But I don't understand why requiring a trait to be involved is any more restrictive than requiring a conflict to be brought into existence. Why? Why does a conflict need to be brought into existence?

The implication of this requirement is that unless a player brings a conflict into existence they can never wield any story-telling power. This is a stifling implication.

Ron, is the reason why you play that a conflict must be brought into existence so that there is a clear context for extrapolating a failure? That would seem like a plausible explanation for this requirement. My difficulty with it though is that it implies that a failed roll is a failure. I thought that a failed roll, rather than representing a failure per se meant a GM-narrated outcome, usually unwanted, in that the story would not necessarily develop in the direction the player had envisaged (but sometimes it might, even so).

Are you suggesting that unless a player-called roll is tied to a conflict, it would sometimes be too hard for the GM to narrate a failed player-called roll? For example, in my previously mentioned example of Damart, Damart's player is struck by inspiration and asks for a die roll linked to Damart's driven by love trait. A successful roll is one thing. But what happens if they fail the roll? How is the GM supposed to narrate the outcome if all they have to go with is Damart's driven by love trait? Is that why you require a player-called roll to be tied to a conflict, to avoid lumbering the GM with the burden of narrating these kinds of nebulous decision points?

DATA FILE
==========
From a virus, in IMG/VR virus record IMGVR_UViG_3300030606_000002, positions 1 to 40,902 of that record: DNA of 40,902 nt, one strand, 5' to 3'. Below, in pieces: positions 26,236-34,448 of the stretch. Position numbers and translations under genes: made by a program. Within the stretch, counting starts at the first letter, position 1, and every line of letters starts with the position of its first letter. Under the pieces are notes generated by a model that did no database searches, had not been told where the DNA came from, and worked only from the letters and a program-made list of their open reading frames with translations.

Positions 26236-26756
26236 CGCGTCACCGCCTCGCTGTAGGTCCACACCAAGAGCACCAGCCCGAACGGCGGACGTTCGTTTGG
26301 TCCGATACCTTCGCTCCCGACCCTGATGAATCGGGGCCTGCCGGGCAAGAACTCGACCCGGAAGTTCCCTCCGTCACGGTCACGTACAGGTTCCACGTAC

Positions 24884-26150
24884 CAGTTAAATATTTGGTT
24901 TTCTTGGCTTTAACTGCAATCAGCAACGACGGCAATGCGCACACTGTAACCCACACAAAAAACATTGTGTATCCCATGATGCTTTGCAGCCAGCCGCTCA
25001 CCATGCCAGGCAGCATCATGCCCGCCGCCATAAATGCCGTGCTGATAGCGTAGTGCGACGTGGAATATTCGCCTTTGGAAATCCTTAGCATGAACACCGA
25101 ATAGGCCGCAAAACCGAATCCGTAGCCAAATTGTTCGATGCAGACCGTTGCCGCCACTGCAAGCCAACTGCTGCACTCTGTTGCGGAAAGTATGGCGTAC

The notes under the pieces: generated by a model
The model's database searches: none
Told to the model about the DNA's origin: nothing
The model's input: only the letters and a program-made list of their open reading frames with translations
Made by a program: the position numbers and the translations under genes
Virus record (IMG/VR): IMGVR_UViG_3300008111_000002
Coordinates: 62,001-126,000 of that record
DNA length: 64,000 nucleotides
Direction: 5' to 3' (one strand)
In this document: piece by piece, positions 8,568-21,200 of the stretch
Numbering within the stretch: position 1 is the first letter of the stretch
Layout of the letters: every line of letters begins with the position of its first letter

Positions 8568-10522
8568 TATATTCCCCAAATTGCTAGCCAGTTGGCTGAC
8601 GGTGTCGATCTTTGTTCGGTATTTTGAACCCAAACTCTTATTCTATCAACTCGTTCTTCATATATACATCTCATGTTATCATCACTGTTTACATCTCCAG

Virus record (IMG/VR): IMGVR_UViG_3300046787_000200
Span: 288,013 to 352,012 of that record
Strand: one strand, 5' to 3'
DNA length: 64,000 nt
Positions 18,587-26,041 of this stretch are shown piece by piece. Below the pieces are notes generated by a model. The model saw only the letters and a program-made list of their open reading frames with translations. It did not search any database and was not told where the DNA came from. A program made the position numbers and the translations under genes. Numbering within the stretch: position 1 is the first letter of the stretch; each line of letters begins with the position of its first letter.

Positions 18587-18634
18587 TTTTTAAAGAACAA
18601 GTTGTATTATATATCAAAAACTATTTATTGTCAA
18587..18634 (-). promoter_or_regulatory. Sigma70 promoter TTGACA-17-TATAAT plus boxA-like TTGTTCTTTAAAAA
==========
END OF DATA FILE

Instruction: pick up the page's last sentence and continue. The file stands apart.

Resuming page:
tx, Z
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Zoetrope10
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« Reply #39 on: October 22, 2002, 06:51:37 AM »

James said:
Quote
Rolls are always about conflicts because either a conflict already presented itself or one is created with the declaration of intent.

James, I thought that as The Pool was originally developed, the GM narrated things according to their GM's story telling preference, unless they offered the player a roll---usually, as I think you originally said it, 'at tense, uncertain or otherwise important moments.' Conversely, the player described what they were doing in response to the GM's narration, unless the player wanted to try their hand at a bit of story telling/plot development (in the context of their character's interests; not necessarily conflict related), in which case they called for a roll related to one of their character's traits.

Either way, a failed roll did not necessarily mean a failure in the sense of the loser of a conflict but rather, a GM narrated outcome that did not necessarily go the way the player originally had envisaged.

Are you also of the view that unless a conflict is involved it can sometimes to be too hard for the GM to narrate a failed die roll outcome?

Am I naive in thinking that limiting GM narrations of failed player-called rolls to conflict situations would needlessly cramp the GM's scope for innovative story telling?
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Ron Edwards
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« Reply #40 on: October 22, 2002, 08:51:32 AM »

Hello,